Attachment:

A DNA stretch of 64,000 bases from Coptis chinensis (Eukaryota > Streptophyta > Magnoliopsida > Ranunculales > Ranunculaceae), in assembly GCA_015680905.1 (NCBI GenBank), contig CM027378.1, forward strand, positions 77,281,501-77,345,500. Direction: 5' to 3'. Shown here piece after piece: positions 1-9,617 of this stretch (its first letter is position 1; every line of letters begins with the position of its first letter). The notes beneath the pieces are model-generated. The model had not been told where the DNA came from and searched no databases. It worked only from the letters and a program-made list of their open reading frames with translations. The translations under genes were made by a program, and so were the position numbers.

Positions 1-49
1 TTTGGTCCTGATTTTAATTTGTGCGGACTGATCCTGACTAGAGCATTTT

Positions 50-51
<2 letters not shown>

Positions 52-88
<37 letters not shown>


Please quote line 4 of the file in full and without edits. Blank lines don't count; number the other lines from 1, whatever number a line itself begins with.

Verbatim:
Positions 50-51